While Islamofascists get violently excited about homosexuality, the reality is that homosexuality is not at all uncommon in Islamic communities. At traditional Islamic boarding schools, known as pesantren, where the segregation of male and female pupils is upheld at all times, it is widely known that some young men and boys engage in homosexual relationships, known as mairil . The sexual activities of the female pesantren students are much more secret and it is commonly believed that all girls are asexual until they are married.

Men who act and dress as women, on the other hand, are openly accepted by Islamic scholars, and even have this acknowledgement enshrined in classical texts of law. In a way, one could say that men who dress like women have more status and rights than women, for according to classical Islamic thinking, men who act like women can lead women in prayer, while women cannot.

The patriarchy of Islamic culture is further evident in the fact that women who dress up and act as men are not recognized in any way except as sinners. Islamofascists are of course very hypocritical about homosexuality, and when forensic scientists found evidence that Noordin M Top played the receptive role in homosexual sex, they chose to ignore this, saying it was character assassination by the police.

To complete our hypocritical and ignorant image, we have been told over and again that homosexuality is contrary to our basic values, culture and religion. But this is a distortion of the facts. True, the mainstream interpretations of Christianity and Islam tend to condemn homosexuality, but there are alternate interpretations from within these religions.

Progressive female Indonesian Islamic scholar Siti Musdah Mulia regularly points out that one can read the Koran and find that it does not condemn homosexuality and that God is not an almighty homophobic thug. Traditionally, the leaders of East Java’s Ponorogo dance troupes — the dance that created so much fuss here when it appeared in a Malaysian tourist advertisement — have to live a disciplined life of homosexuality to retain their magical powers.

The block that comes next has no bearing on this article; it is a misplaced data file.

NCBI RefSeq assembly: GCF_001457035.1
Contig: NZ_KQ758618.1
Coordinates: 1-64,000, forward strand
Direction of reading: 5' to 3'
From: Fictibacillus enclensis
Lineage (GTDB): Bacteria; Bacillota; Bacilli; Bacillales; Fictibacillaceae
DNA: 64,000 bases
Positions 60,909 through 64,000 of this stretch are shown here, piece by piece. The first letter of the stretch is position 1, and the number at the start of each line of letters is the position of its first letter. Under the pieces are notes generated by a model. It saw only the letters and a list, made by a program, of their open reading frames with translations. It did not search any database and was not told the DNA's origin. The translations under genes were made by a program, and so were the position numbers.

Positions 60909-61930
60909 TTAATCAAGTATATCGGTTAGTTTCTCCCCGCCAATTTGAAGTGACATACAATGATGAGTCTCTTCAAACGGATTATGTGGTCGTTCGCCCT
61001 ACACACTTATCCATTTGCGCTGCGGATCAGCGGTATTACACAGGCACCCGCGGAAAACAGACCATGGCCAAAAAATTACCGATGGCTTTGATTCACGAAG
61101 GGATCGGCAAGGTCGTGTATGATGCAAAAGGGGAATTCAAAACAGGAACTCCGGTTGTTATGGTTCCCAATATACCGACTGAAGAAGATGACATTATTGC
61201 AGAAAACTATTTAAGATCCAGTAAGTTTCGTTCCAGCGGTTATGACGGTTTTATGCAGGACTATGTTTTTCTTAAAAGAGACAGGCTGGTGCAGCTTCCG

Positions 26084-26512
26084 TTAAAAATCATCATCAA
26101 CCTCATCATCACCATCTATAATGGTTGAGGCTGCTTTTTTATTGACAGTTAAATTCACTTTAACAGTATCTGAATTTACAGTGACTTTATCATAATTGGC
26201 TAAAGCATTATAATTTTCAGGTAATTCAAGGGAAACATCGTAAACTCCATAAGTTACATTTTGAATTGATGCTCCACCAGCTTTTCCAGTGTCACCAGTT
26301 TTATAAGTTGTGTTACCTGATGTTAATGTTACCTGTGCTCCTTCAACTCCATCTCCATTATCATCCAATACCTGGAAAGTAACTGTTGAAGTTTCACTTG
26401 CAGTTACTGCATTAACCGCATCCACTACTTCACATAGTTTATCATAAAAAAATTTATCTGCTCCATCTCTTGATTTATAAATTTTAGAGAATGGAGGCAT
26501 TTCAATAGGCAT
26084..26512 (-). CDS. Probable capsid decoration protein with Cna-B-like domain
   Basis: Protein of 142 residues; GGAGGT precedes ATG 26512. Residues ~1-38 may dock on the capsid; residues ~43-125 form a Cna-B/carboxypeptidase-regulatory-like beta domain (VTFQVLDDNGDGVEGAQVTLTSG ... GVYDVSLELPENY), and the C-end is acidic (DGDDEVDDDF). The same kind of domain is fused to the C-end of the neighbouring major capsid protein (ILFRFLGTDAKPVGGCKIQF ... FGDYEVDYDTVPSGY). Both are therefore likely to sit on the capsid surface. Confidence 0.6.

Parents traditionally offer their adolescent boys to these leaders for education and jobs, knowing full well that the young men will become the warok’s boy toys.

In the Indian epic Mahabharata, which is popularly thought of as a source of ethics and morals by most traditional Javanese Muslims and non-Muslims, the main hero, Arjuna, who is the alpha-male of the universe and is said to have hundreds of wives, is a bisexual; one of his favorite “wives” is the male Srikandi, who often assists Arjuna in his battles against evil.

All this proves that those who say that homosexuality is a foreign, Western depravity and not part of our culture are either ignorant or plain liars. And the fact that the police and government allowed the FPI to terrorize the delegates in Surabaya shows that our leaders and law enforcers do not understand the law, but will instead give in to mob pressure.

But there is a positive side to the recent harassment of homosexuals in Surabaya. The actions of the protesters there have demonstrated that gays, lesbians and transsexuals are peace-loving, law-abiding people who do not fight violence with violence. The incident also showed that our police fear the Islamofascists and need further training in handling religiously inspired mobs. The police need more education to better understand basic human rights and to function properly as enforcers of state law.

The public needs to be educated that homosexuality is not a disease and is not condemned in all interpretations of sacred texts like the Koran and the Bible. The FPI thugs unwittingly brought the discussion of gender and sexual orientation to the public, which gives us a platform to educate people on the realities of the matter. Perhaps the gay, lesbian and transgender communities here should publicly thank the FPI for helping publicize these issues, while demonstrating once again the backward thinking that governs its violent behavior.

It is time for a huge demonstration of people dressed in drag, carrying flowers and blowing kisses of thanks to the macho members of the FPI. Such gestures of love would remind us that those cowardly thugs, who always attack in packs, are also human beings with equal rights.

Bramantyo Prijosusilo is an artist, poet and organic farmer in Ngawi, East Java.

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Bakrieland to build Disneyland in Sukabumi

The Jakarta Post, Mon, 03/29/2010 1:35 PM

PT Bakrieland Development is planning to expand its entertainment and recreational properties by building a Disneyland park, following the development of its Jungle Water Park at the Lido tourism spot in Sukabumi, West Java.

The American-based Disneyland project plan is in line with Bakrie’s 54-kilometer toll road project that will connect Ciawi and Sukabumi, reported Monday

Bakrieland president director Hiramsyah S. Thaib, however, declined to elaborate on the proposed Disneyland project.

Eight locations in NTT await Sail Indonesia participants

Antara News, Monday, March 29, 2010 11:17 WIB

Kupang (ANTARA News) - The participants of Sail Indonesia 2010 will have a stop over at eight scenic locations in East Nusa Tenggara (NTT) province.